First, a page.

Lower tier sports as well as in initial broadcasts from higher tier sports are early adopters of live Cloud Production (LCP). Some are going directly to air.

When using IP, some newer facilities consider this as early adopter, yet others consider it mature. The same can be said managing production.

Services – (Microservices/Cloud)

Services are no longer considered as cloud only as micro-services can be on-prem and off-prem. The move towards hybrid is clearly taking advantage of being able to scale up quickly as demand changes as well as keeping “golden” content local due to off-site concerns. Newer services such as AI learning, powered by public cloud providers, are gathering momentum.

Customers are recognizing the value of moving their content to the cloud. It becomes easier to process huge archives to enhance metadata and improve search using AI. Cloud also enables remote workflows and global distribution of content, transcending geographical boundaries. It removes the need for tape system maintenance, upgrade, tape version migration, and physical expansion. It also eases utilization of archives to generate personalized FAST channels.

The cost of getting data out of the cloud and moving between clouds to get the data closer to the service may shift the CFO’s opinions about wanting to use public cloud services more. Financial management of “pay as you go” cloud costs is a rising area as people start to tackle this currently.

Cloud playout services are mature. Ad insertion for traditional linear is mature, however still early adopter and quite complex for Dynamic Ad Substitution (DAS).

Infrastructure – (Storage/Edge Computing/Networks)

Storage speeds have dramatically sped up by having full saturation of multiple 100GbE front-end network links, maximizing the number of streams of high-bandwidth, low latency video within a scale-out NAS. Networks are becoming smarter by having DPUs and CPUs built into the NICs. Compute nodes, physical or virtual machines, are incorporating XDP, RDMA, and DPDK kernel bypass implementations, greatly increasing their bandwidth capability, enabling servers and VMs to receive/transmit live high bandwidth flows, such as JPEG XS and 2110. The ability to nearly saturate 100 Gb/s NICs creates great scaling opportunities in the cloud. Over time, cloud networks and on-prem networks will blur together. Kernel bypass implementations reduce latency, improve throughput, reduce compute requirements, and increase scale. Infrastructure-as-code along with hyperscalers and efficient cloud native code continues to replace dedicated hardware. Where network and conversion hardware is required, the additions of real time functions such as mixing or standards conversion are becoming directly integrated into the system. With AI taking a lead role, dedicated AI chips are dramatically improving the speed of learning models. GPU edge computing brings the compute closer to the source data, enhancing AI/ML models and lowering latency, so enhancing augmented reality applications. Reduced latency and more importantly, consistent latency (or fairness) is required for interactive gaming and gambling. 5G and edge computing together will enhance immersive tech applications, virtual reality and gaming applications; JPEG XS Low Latency is a key improvement for GCCG. The trend toward lower and lower egress charges from the hyperscalers makes JPEG XS and higher bandwidth flows more attractive.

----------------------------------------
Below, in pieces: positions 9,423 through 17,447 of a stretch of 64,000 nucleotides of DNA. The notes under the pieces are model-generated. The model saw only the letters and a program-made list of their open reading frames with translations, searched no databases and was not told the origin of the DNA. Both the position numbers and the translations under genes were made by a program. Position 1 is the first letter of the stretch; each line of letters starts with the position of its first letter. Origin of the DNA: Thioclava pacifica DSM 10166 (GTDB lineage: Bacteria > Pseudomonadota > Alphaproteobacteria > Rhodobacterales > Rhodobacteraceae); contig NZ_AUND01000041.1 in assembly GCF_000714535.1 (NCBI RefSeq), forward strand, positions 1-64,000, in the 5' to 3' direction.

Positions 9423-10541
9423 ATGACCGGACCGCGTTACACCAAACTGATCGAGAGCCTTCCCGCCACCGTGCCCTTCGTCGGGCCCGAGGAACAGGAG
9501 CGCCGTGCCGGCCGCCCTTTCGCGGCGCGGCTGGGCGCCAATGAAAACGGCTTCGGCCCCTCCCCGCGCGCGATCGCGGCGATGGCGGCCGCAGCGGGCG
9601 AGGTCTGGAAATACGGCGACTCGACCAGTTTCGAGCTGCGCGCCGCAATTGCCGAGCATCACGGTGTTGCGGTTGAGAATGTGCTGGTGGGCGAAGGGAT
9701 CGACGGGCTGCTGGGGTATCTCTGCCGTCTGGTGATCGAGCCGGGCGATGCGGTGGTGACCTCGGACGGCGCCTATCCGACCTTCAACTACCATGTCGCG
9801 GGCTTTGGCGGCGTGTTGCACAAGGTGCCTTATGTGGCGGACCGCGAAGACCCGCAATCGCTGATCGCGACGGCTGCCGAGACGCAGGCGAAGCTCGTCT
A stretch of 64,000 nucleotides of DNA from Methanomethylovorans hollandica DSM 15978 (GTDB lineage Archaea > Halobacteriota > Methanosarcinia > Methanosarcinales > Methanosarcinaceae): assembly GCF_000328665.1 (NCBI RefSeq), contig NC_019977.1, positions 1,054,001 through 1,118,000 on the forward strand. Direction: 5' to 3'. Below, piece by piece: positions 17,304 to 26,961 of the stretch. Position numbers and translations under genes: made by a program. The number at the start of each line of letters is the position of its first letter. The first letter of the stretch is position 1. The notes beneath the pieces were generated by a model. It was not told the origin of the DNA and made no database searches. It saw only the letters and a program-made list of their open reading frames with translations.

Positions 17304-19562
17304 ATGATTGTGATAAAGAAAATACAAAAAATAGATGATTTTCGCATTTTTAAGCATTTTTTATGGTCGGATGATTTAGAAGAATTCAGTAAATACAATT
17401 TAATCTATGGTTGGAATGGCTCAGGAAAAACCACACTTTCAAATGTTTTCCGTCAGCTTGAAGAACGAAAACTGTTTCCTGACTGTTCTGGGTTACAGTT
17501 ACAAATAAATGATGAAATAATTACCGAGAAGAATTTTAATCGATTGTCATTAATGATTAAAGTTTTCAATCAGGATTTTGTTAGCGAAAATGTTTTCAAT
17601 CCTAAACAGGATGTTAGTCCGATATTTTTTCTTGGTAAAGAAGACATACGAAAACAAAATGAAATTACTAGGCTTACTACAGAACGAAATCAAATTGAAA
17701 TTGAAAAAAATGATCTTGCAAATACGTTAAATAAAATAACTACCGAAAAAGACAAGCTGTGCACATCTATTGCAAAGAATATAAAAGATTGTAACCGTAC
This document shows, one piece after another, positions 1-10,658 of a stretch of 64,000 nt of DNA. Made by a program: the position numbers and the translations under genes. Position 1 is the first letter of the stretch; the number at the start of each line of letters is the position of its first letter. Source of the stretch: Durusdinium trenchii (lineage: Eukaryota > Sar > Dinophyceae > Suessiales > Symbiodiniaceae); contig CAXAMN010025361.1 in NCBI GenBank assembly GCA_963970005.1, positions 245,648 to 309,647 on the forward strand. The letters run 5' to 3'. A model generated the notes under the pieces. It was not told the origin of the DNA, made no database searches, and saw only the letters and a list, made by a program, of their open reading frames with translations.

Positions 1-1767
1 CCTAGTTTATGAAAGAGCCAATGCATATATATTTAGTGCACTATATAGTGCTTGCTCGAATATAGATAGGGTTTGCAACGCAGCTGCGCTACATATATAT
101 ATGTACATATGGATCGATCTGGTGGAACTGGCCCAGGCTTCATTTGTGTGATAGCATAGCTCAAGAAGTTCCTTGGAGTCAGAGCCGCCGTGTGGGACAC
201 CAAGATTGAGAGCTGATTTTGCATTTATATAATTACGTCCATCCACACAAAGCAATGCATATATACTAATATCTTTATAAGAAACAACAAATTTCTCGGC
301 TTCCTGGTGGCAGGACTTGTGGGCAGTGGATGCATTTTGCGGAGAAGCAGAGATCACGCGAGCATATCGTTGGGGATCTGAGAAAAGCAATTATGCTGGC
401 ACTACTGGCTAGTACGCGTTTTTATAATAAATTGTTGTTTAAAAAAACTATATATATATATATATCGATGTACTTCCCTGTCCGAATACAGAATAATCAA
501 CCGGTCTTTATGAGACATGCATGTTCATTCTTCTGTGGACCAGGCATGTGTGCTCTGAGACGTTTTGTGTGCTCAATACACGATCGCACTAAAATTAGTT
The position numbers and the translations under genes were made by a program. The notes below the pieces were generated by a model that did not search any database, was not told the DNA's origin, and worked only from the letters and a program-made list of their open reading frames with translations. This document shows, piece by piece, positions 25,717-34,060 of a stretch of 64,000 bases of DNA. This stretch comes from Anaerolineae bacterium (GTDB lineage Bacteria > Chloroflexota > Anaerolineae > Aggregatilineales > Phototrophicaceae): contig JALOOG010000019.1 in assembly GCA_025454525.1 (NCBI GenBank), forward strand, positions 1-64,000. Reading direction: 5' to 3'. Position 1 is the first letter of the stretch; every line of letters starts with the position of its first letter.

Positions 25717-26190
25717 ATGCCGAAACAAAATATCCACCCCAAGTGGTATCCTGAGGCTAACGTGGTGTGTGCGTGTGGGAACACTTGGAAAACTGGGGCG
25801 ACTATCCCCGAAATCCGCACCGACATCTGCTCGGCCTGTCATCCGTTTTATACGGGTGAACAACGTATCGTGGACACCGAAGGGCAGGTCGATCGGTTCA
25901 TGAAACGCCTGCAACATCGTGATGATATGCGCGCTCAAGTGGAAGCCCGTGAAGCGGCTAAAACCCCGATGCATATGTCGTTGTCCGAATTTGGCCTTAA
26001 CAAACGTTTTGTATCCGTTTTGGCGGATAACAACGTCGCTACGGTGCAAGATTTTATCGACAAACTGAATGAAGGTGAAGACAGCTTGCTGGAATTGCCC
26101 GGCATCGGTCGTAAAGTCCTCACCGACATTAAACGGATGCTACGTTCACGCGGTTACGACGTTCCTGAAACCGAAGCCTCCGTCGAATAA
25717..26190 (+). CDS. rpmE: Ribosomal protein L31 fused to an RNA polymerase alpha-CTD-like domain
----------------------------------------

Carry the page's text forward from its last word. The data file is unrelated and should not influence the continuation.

Although there is still “lift and shift” happening, the benefits of re-architecture such as moving from Windows to Linux and into containers are moving forward. Time stamping rather than frame syncing to minimize latency is a prime example. Another example is code using a traditional file store versus native code to write to object storage. Native code does optimize both performance and cost, hence the re-tooling to go to cloud is slowing up adoption of cloud for various tasks. Re-tooling for cloud also requires security changes.

Gen AI/ML – (Responsible AI/Machine2Machine)

AI models are quite firm for applications such as speech-to-text, storage analysis/duplication, etc. Beyond this, Natural language processing (NLP) is taking aim at more voice-driven applications to tease out analytic data since NLP has the ability of a computer program to understand human language as it's spoken and written.

AI subscription management strategies are giving clearer insights into customer retention and loyalty and hopefully will improve churn rates. AI is simplifying News workflows by providing a camera-ready first draft and repurposed pieces for different outlets, which they can then edit, confirm sources and complete.

Newer custom AI chips are out. These chips are designed for a high volume of low precision computations hence requiring less power per cycle, which is exactly what is required for AI inferencing.

With AI, machines can learn how to optimize workflows by selecting the various micro-services based on speed, cost, quality and efficiency.

Since the trend of defining AI copyright drastically varies region-to-region globally, this will affect technology roll-outs much more than issues such as out-of-country cloud storage that was much cleaner to control. Note that Gen AI does hallucinate as well as making errors due to having unscrupulous training data; hence responsibilities for using Gen AI cannot be taken lightly.